Dresden’s venues also hold a resonance for the festival’s 2013 theme of ‘Empire’. Showcasing how the British and other empires have influenced the music of colonised lands, of specific interest is the idea of failed Empires - such as that of the Germans, “thankfully”, as Jan points out. Here, the unique setting of Dresden is epitomised. “We have the Birmingham Symphony Orchestra performing the British-composed ‘War Requiem’ in the Frauenkirche. The Frauenkirche: a site destroyed by British bombs! Here, you have a message of reconciliation and of spirituality and a real anti-war message. Just from the location of a performance!” With his fringe now flicking in a satisfyingly violent manner, it is clear the healing and further power that Vogler believes music can hold for all. A power that his infectious persuasion is keen to showcase to me.

After explaining my stance as a relative newcomer to classical music and a full novice of live performances, Jan provides me with some advice regarding how to best engage with the genre. “You have to go for concerts with a bigger message than just the music – like the Frauenkirche performance. Don’t feel obliged to go with the aim understand anything in particular. Just go to something with a message you like and then it’s all up to your experience of the music”, he articulates through a knowing smile.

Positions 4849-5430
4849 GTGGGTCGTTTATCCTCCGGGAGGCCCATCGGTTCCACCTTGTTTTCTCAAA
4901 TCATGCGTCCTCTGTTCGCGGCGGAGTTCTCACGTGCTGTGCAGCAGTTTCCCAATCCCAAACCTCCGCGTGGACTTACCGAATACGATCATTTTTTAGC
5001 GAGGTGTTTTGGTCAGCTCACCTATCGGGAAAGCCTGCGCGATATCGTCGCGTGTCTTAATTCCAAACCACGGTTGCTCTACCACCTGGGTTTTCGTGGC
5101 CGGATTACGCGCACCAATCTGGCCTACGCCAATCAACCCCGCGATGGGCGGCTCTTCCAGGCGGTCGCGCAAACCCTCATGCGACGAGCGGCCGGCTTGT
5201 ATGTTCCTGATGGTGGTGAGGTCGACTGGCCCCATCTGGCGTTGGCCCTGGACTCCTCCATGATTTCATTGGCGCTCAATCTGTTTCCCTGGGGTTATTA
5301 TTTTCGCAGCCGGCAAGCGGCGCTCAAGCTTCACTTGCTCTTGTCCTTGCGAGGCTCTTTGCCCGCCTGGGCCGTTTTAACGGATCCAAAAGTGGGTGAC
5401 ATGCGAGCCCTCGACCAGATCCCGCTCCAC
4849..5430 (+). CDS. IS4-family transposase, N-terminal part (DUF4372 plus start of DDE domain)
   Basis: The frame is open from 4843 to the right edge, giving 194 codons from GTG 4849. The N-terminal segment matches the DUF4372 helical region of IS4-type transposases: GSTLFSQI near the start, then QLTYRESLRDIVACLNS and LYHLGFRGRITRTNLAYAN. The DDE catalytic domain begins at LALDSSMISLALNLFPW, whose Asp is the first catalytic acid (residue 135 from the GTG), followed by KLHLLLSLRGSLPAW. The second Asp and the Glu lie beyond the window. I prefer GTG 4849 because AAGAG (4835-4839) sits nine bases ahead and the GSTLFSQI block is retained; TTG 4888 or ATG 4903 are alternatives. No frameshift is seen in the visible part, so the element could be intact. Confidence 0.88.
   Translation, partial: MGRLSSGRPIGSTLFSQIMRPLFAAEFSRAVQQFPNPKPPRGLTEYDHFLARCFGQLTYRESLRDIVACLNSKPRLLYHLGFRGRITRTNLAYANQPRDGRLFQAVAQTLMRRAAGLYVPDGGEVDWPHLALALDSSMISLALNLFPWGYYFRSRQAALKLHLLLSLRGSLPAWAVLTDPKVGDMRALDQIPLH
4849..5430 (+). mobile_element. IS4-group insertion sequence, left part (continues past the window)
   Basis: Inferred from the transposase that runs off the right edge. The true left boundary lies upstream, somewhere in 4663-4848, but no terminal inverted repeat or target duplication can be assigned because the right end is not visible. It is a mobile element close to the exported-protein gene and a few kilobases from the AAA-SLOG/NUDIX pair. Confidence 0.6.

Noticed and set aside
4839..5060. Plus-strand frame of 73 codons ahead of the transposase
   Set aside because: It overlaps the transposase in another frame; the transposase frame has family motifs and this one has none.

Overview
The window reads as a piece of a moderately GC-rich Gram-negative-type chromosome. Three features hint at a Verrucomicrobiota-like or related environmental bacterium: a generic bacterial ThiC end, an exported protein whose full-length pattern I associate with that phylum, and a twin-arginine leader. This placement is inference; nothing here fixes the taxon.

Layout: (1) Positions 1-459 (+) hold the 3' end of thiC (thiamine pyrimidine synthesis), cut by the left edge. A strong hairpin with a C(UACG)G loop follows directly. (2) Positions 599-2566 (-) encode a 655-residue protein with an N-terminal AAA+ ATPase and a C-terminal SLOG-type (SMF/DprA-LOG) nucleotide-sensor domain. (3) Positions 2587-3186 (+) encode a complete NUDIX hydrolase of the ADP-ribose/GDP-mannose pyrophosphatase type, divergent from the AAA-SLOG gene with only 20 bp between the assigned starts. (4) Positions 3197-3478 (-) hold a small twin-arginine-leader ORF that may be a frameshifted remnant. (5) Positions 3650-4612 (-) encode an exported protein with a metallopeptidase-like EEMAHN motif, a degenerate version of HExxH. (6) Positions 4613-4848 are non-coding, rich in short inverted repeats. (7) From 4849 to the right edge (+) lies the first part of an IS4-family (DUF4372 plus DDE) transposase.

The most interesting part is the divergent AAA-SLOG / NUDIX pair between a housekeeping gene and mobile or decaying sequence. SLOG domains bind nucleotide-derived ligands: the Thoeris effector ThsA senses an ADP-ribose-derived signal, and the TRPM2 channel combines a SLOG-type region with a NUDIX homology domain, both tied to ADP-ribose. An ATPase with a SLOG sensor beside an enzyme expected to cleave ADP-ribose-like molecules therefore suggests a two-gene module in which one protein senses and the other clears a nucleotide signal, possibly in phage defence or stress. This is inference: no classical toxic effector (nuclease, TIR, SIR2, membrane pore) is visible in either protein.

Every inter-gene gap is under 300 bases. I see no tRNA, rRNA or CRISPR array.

He goes on to explain how the selection of a performance suitable to you can be made incredibly simple. With most classical music mostly born a few centuries ago, it is inextricably linked to the time. “I mean the ‘superstars; of composition – we are talking Bach and Beethoven here – simply sound-tracked history. Bach was portraying the protestant movement in his music. And Beethoven? Beethoven essentially composed the sounds of the French Revolution. In almost every piece you can just hear the incredible excitement of the people of no longer being dependent on their King”. Jan’s advice is, if you are struggling for a place to start, choose a piece from a time and a place of interest to you.